The problem with composing digitally the way I do now is there is no progression. I click “save” and the new version replaces the old. I don’t have an old draft to refer to if I’ve accidently deleted a scene (this is why I started keeping a “first” draft of my work). Something that came up with my mentor Rachel Harper during my MFA was she wanted to see a copy of my plot. The problem I had was that I’d written out a rough plot for each chapter (like I’ve always done with comics)…HOWEVER, I composed on that digital file and as the chapters were completed, the “plot outline” part of it was deleted. So the file was essentially the complete text (or first draft) up to my current spot…followed by a plot outline. Because of this, I couldn’t supply her with a plot outline for the chapters already composed.

I blame this on the digital revolution, of course.

Thanks to Rachel’s encouragement, I’ve now shifted to creating different computer files for the different tasks; meaning I have now a file that reads “plot” or “outline” or some such and another file that reads “title” of the project.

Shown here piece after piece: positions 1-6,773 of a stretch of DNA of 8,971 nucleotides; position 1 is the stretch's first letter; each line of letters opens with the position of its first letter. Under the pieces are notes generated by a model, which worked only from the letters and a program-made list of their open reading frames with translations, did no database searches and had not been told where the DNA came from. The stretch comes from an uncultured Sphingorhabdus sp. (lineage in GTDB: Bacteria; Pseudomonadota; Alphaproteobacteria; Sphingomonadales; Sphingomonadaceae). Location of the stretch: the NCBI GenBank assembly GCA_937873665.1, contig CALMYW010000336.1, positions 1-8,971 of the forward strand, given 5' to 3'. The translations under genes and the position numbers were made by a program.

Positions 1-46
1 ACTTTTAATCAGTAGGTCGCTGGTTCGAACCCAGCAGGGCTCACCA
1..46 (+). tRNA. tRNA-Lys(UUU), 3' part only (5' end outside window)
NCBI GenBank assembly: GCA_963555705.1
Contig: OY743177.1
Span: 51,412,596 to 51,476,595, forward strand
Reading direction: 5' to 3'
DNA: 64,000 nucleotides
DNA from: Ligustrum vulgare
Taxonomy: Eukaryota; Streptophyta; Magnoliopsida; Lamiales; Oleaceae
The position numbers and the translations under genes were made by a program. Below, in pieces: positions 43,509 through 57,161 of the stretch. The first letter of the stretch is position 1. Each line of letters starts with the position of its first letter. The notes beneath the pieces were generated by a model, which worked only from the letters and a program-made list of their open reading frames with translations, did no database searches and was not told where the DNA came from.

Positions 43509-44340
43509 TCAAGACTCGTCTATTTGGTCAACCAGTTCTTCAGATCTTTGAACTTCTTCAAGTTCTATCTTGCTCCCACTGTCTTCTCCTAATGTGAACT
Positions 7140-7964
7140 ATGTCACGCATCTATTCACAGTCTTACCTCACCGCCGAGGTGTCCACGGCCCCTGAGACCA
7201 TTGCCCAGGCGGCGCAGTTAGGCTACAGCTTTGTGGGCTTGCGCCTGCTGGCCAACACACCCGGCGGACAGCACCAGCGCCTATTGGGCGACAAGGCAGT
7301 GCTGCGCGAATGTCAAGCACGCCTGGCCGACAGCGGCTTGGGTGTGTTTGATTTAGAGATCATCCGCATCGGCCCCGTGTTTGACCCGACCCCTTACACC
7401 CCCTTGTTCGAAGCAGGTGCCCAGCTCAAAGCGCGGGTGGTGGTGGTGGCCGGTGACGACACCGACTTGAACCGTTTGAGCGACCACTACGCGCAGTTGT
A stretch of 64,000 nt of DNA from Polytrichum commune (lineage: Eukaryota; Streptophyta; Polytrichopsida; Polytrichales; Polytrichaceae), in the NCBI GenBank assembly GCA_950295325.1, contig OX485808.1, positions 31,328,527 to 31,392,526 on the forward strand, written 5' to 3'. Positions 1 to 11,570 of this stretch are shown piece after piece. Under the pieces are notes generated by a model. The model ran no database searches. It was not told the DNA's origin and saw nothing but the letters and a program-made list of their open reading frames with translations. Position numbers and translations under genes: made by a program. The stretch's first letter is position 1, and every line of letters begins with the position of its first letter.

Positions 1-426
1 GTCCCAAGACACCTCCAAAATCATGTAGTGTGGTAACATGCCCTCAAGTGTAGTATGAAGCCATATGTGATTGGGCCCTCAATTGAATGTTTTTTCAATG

Like all changes, some of them hurt…we just have to adapt and go with it.

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Gradumicated

Well, it’s official! As of May 21, I’m officially terminal. Degreed, that is. Hooded robes. Cowhide in frames. After nearly two years, I’m now the proud holder of a Masters of Fine Arts (MFA) in Writing degree from Spalding University. For those who don’t know (and don’t feel bad, I didn’t know either until I asked just what exactly did “terminal degree” mean…I mean, I wasn’t ready to die or anything like that), an MFA is a “terminal degree” in the same way a PhD is. What that means, is that I’ve gotten the highest education available specific to WRITING. Tis the end of the road. Yes, I could have gotten a PhD in Creative Writing…the difference would have been with the PhD I would have had to have had a lot of extra “fluff” courses to go with it. Things like Literature and foreign languages. But because I knew Writing was where I wanted to be, I didn’t need all that extra stuff.